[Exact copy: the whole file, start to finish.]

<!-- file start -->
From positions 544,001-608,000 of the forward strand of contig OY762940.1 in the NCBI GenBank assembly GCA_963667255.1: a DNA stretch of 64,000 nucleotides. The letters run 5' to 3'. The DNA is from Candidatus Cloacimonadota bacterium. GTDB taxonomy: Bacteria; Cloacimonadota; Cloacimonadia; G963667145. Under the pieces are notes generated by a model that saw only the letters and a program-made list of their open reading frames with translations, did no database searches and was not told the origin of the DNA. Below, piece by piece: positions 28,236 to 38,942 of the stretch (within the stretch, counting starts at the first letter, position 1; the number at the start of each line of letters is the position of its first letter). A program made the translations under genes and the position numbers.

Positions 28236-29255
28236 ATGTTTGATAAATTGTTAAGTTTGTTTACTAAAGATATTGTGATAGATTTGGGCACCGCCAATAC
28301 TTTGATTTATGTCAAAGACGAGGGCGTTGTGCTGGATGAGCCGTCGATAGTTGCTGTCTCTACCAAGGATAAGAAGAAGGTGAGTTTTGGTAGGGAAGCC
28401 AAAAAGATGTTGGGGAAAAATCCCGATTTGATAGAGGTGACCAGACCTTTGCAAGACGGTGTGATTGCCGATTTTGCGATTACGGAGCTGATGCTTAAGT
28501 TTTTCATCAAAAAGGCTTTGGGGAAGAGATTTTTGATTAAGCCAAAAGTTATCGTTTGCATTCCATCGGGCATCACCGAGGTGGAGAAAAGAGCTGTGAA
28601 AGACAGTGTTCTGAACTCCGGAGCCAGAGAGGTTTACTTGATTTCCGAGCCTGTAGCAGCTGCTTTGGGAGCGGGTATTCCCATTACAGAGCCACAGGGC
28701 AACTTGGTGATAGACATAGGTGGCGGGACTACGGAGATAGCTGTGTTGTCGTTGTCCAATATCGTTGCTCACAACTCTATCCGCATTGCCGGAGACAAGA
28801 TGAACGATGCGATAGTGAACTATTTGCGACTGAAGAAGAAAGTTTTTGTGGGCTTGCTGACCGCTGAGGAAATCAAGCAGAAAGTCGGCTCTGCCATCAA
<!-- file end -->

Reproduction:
From positions 544,001-608,000 of the forward strand of contig OY762940.1 in the NCBI GenBank assembly GCA_963667255.1: a DNA stretch of 64,000 nucleotides. The letters run 5' to 3'. The DNA is from Candidatus Cloacimonadota bacterium. GTDB taxonomy: Bacteria; Cloacimonadota; Cloacimonadia; G963667145. Under the pieces are notes generated by a model that saw only the letters and a program-made list of their open reading frames with translations, did no database searches and was not told the origin of the DNA. Below, piece by piece: positions 28,236 to 38,942 of the stretch (within the stretch, counting starts at the first letter, position 1; the number at the start of each line of letters is the position of its first letter). A program made the translations under genes and the position numbers.

Positions 28236-29255
28236 ATGTTTGATAAATTGTTAAGTTTGTTTACTAAAGATATTGTGATAGATTTGGGCACCGCCAATAC
28301 TTTGATTTATGTCAAAGACGAGGGCGTTGTGCTGGATGAGCCGTCGATAGTTGCTGTCTCTACCAAGGATAAGAAGAAGGTGAGTTTTGGTAGGGAAGCC
28401 AAAAAGATGTTGGGGAAAAATCCCGATTTGATAGAGGTGACCAGACCTTTGCAAGACGGTGTGATTGCCGATTTTGCGATTACGGAGCTGATGCTTAAGT
28501 TTTTCATCAAAAAGGCTTTGGGGAAGAGATTTTTGATTAAGCCAAAAGTTATCGTTTGCATTCCATCGGGCATCACCGAGGTGGAGAAAAGAGCTGTGAA
28601 AGACAGTGTTCTGAACTCCGGAGCCAGAGAGGTTTACTTGATTTCCGAGCCTGTAGCAGCTGCTTTGGGAGCGGGTATTCCCATTACAGAGCCACAGGGC
28701 AACTTGGTGATAGACATAGGTGGCGGGACTACGGAGATAGCTGTGTTGTCGTTGTCCAATATCGTTGCTCACAACTCTATCCGCATTGCCGGAGACAAGA
28801 TGAACGATGCGATAGTGAACTATTTGCGACTGAAGAAGAAAGTTTTTGTGGGCTTGCTGACCGCTGAGGAAATCAAGCAGAAAGTCGGCTCTGCCATCAA